Sample nomenclature for individual aerogel cells and foils relates to cell number (# 1-132) as illustrated on the tray image, where the tray is mounted in its standard orientation on the Primary Scanning System (PSS). The interface with the deployment arm during cometary exposure is at the top in this orientation. The top is (arbitrarily) assigned N, the bottom S, the left side W, and the right side E. This becomes significant when referring to the locations of various foils.

The prefix C2 for any Stardust sample summarily relates to Cometary Tray 2 (Trays 1 and 3 were relegated as a flight-spare prior to launch). Similarly the prefix I1 for any Stardust sample summarily relates to Interstellar Tray 1 (Trays 2 and 3 were relegated as a flight-spare prior to launch).

All Level 2 and 3 imagery of individual aerogel tiles and foils consistently utilize the lower-left hand corner as the origin (X=0 and Y=0). Level 3 photography (top views) adopt this orientation as well. All side views of individual cells mandated that the cell be rotated by 90° around the X axis. As a result, the 0/0 point is moved to the upper left-hand corner of the tile/images. The Y axis on the PSS in this orientation becomes a measure of the horizontal or penetration depth from the tile's surface, while the Z-value on the PSS corresponds to the original Y-value in the top-view situation.

Aerogel Nomenclature Aerogel Tray Cometary and Interstellar Trays
Impact Features

A sample name begins with the name of the parent aerogel cell, for example C2126, unless the sample derives from a loose aerogel chip with unknown parentage. In the case of loose chips the sample name begins the chip name, for example “FC4”.

The second part of the sample name is the number of the separated aerogel piece that contains the captured particle. The parent aerogel cell “0”, and al subsequent pieces are numbered sequentially beginning with 1.

The third part of a sample number is the “track” number. Impact features (with captured (article residues) are called “tracks”. Tracks are numbered sequentially according to their removal from aerogel cells and/or first sampling.

Following (and meteorite) sample nomenclature, each individual track constitutes the parent of subsequent sub-samples, separated with a comma from its parent. For example, individual grains extracted from a given track are labeled “Track X, 1”, etc. and further subdividing of specific grains (e.g., into potted butts, TEM grids or other sub-splits) would become “Track X,1,1”, etc.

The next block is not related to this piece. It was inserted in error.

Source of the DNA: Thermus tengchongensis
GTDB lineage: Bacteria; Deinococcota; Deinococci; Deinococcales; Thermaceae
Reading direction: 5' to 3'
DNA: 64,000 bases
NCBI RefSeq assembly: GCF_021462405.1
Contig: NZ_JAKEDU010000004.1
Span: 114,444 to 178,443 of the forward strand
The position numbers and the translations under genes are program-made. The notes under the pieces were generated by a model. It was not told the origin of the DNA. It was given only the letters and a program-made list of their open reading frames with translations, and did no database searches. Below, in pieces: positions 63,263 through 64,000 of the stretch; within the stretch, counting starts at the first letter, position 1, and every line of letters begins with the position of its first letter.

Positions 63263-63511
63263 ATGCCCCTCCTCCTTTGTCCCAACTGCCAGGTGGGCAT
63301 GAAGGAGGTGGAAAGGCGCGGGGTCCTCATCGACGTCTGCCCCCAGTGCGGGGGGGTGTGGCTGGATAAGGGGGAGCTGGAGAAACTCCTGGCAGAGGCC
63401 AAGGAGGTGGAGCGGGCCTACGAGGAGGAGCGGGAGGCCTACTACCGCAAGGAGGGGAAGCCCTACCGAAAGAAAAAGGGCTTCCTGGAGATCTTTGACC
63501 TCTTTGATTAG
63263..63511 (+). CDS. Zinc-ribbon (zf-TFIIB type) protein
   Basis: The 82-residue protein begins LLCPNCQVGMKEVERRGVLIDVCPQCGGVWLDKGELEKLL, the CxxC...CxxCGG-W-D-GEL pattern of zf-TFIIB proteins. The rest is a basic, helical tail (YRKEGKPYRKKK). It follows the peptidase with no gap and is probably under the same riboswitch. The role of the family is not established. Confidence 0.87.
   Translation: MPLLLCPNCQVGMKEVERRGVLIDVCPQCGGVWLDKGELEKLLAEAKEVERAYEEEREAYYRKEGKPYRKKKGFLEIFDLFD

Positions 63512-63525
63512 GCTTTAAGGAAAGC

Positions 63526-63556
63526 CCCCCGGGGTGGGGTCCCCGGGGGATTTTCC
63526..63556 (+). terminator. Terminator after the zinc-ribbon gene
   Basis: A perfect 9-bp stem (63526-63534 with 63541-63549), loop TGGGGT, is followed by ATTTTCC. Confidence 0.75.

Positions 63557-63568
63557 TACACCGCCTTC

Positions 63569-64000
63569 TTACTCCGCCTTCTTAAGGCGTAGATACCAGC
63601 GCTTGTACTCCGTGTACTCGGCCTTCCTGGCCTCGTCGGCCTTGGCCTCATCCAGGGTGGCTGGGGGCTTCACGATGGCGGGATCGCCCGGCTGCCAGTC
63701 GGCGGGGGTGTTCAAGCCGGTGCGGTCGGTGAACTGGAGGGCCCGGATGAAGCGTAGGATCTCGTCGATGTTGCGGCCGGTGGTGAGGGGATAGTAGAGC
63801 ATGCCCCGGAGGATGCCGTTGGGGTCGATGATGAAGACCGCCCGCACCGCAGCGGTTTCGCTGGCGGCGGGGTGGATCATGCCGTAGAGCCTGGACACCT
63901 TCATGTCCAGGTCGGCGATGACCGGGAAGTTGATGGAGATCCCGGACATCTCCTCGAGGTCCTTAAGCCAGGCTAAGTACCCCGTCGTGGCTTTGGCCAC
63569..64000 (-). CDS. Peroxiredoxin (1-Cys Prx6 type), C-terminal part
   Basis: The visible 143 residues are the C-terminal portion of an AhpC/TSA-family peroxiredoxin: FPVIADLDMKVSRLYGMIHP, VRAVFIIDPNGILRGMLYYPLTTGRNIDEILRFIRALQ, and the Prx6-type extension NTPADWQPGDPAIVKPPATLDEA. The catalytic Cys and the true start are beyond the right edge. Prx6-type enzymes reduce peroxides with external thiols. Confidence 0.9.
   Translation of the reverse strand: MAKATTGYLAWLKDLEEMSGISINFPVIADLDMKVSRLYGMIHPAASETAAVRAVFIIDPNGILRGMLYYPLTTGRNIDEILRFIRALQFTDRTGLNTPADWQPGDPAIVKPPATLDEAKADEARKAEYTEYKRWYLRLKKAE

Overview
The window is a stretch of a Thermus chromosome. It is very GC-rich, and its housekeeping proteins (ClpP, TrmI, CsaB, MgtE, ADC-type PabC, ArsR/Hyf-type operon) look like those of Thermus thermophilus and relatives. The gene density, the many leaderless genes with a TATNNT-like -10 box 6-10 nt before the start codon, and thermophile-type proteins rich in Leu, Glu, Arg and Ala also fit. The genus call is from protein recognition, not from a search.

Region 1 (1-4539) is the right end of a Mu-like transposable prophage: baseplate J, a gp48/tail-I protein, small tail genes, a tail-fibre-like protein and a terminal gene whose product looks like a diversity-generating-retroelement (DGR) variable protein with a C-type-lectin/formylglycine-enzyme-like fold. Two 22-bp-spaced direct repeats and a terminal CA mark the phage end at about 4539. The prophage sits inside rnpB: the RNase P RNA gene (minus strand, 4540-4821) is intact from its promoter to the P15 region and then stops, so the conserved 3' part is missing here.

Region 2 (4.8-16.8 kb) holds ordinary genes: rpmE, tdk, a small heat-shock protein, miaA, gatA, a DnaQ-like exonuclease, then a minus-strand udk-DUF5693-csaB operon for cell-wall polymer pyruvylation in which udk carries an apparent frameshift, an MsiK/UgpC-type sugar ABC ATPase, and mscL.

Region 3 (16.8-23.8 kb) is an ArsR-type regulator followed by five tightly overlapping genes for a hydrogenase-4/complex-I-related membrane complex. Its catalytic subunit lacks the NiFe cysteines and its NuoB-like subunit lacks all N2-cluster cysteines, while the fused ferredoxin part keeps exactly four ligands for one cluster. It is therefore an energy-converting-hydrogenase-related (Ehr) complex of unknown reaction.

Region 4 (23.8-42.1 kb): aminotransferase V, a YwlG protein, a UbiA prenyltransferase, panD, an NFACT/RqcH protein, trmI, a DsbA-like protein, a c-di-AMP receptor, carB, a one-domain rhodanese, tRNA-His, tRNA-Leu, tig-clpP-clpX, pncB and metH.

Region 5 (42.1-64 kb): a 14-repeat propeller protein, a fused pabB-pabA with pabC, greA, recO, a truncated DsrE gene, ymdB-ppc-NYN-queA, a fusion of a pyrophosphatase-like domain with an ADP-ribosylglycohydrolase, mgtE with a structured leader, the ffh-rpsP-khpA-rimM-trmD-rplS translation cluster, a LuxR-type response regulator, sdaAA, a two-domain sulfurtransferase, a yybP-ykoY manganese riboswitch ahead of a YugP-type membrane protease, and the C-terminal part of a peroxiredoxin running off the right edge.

So, for example the number “C2022,1,57,2,3” would be TEM grid “3”, made from grain “2”, from track “57”, which was located in aerogel piece “1” removed from aerogel cell “C2022”.

Because specific track morphology and residue content have no obvious relationship to specific host tile and tray location, the decision was made to not include track location or cell number or coordinates in the identifier. As a consequence each sampled track is assigned a number that simply relates to the chronological sequence in which the individual track was isolated or harvested, regardless of which cell it may have originated from within. The original location or cell is recorded in the Curatorial database and is not lost, but is simply is not part of the identifier.

Subsample Nomenclature Conventions
Aluminum Foil

All aerogel tiles share four Al foils with their neighbors, except those tiles located in cells along the tray’s periphery. By convention and definition, the foils were identified as N and W (i.e., the foils at the top and to the left of each cell were assigned the specific cell number and the prefix N or W, respectively, were used.

In utilizing such a convention, on certain peripheral cells possess S and E foils since there was no cell on the opposite side from which to assign the N or W value from. Each foil draped an individual tray rib in a continuous fashion (i.e., both sides and the exposed top of the rib). The exposed top surface was cut and isolated during foil harvesting and assigned an appropriate sample number (i.e., C2xxx, N1; the wall section facing the parent cell was assigned ,0, while the wall section facing the neighboring cell was assigned ,3 (after harvesting of corresponding cell).

When a given side (N, E, S, or W) possesses more than one foil, the foils are numbered beginning with “1” and continuing clockwise till all are assigned a unique sample number (Ex. N foil above).

Only Cells 107, 120, 129, 128, 122, 121, 108, 093, 092, 130, 131, 132, & 042 will possess an “E” Foil.
Only Cells 001, 005, 004, 013, 026, 042, 059, 075, 092, 108, 121, 122, & 130 will possess an “S” Foil.

Aluminum Foil Nomenclature

UV Fluorescence